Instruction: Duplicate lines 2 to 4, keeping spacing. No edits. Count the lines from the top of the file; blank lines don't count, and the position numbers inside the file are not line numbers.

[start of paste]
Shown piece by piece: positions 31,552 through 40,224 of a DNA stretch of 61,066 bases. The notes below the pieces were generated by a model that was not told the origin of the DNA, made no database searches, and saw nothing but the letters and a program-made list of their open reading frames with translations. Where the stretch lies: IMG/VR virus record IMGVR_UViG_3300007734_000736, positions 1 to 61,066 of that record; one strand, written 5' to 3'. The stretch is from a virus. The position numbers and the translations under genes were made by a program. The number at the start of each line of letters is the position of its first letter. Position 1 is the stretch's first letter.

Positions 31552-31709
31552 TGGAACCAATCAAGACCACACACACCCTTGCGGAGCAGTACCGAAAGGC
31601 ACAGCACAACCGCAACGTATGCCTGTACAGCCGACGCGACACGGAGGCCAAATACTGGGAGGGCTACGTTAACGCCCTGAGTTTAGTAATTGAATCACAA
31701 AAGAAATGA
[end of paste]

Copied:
Positions 31552-31709
31552 TGGAACCAATCAAGACCACACACACCCTTGCGGAGCAGTACCGAAAGGC
31601 ACAGCACAACCGCAACGTATGCCTGTACAGCCGACGCGACACGGAGGCCAAATACTGGGAGGGCTACGTTAACGCCCTGAGTTTAGTAATTGAATCACAA